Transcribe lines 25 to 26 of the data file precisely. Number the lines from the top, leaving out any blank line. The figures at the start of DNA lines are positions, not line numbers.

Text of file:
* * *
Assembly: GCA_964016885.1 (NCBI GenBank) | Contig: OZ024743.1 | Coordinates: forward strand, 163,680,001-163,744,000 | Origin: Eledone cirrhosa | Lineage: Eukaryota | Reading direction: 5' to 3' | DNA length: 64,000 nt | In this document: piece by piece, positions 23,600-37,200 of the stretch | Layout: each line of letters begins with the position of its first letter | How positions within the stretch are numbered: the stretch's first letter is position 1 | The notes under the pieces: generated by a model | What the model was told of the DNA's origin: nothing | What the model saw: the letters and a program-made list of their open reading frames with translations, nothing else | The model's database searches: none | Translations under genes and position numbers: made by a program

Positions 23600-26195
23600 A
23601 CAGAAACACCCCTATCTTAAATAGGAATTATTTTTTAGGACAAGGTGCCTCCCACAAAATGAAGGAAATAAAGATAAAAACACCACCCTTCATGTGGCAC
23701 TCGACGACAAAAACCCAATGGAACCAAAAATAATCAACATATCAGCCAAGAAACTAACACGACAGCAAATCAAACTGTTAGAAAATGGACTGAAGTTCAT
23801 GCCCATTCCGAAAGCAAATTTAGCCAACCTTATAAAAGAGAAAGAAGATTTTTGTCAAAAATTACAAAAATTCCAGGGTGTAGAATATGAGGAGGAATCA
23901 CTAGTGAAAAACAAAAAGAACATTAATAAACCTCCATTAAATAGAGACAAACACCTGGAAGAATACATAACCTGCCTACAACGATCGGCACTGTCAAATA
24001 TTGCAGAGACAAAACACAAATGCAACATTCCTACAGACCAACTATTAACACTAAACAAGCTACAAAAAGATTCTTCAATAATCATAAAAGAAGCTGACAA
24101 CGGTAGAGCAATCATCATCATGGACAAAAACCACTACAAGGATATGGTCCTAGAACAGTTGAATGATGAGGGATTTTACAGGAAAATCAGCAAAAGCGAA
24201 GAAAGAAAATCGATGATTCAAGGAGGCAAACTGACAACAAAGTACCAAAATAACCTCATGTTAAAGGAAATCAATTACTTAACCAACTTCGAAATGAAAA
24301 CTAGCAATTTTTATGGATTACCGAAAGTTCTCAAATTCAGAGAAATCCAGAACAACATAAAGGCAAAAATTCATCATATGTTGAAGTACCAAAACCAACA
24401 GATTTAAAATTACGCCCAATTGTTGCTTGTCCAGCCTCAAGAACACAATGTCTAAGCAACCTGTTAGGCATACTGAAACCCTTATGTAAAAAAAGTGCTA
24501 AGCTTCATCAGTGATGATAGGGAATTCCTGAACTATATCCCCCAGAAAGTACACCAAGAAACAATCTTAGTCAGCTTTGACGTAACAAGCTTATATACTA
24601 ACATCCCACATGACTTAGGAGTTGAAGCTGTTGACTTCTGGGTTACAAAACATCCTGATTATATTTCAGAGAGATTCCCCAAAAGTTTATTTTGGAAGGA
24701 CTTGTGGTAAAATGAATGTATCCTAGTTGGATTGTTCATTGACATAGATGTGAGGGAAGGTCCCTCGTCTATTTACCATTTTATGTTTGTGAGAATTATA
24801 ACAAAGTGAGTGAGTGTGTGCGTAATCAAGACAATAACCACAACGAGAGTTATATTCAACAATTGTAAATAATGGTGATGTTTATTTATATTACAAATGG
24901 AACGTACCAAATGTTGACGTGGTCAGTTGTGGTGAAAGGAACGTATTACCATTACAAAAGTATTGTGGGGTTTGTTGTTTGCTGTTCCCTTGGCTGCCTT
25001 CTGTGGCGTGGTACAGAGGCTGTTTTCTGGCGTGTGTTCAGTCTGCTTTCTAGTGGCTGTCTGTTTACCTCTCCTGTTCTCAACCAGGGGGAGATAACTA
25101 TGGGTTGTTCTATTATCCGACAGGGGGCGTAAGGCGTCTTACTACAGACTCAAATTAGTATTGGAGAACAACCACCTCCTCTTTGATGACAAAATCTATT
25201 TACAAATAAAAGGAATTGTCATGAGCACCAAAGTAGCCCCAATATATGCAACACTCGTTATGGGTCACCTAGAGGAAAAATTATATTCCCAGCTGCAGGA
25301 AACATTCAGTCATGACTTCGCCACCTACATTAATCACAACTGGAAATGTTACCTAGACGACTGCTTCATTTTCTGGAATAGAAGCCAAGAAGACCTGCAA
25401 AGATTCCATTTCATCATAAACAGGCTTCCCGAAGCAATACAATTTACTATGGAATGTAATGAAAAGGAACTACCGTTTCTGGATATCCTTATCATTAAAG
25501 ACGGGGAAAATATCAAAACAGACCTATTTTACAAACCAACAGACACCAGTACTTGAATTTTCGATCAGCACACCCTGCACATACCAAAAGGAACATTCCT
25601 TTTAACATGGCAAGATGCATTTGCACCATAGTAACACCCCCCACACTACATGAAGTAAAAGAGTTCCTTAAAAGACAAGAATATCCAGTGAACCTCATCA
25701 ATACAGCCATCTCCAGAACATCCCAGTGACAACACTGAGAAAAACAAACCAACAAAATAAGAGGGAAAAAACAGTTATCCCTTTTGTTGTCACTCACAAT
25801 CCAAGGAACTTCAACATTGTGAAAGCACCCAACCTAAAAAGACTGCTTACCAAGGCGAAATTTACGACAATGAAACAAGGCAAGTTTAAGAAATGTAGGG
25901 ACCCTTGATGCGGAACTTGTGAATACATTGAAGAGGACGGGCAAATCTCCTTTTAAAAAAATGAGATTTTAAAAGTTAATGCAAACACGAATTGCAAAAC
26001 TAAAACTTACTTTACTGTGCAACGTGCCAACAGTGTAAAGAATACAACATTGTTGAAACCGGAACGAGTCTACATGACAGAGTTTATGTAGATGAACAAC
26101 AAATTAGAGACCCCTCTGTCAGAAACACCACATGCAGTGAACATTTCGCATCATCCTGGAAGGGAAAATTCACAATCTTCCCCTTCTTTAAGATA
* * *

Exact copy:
25701 ATACAGCCATCTCCAGAACATCCCAGTGACAACACTGAGAAAAACAAACCAACAAAATAAGAGGGAAAAAACAGTTATCCCTTTTGTTGTCACTCACAAT
25801 CCAAGGAACTTCAACATTGTGAAAGCACCCAACCTAAAAAGACTGCTTACCAAGGCGAAATTTACGACAATGAAACAAGGCAAGTTTAAGAAATGTAGGG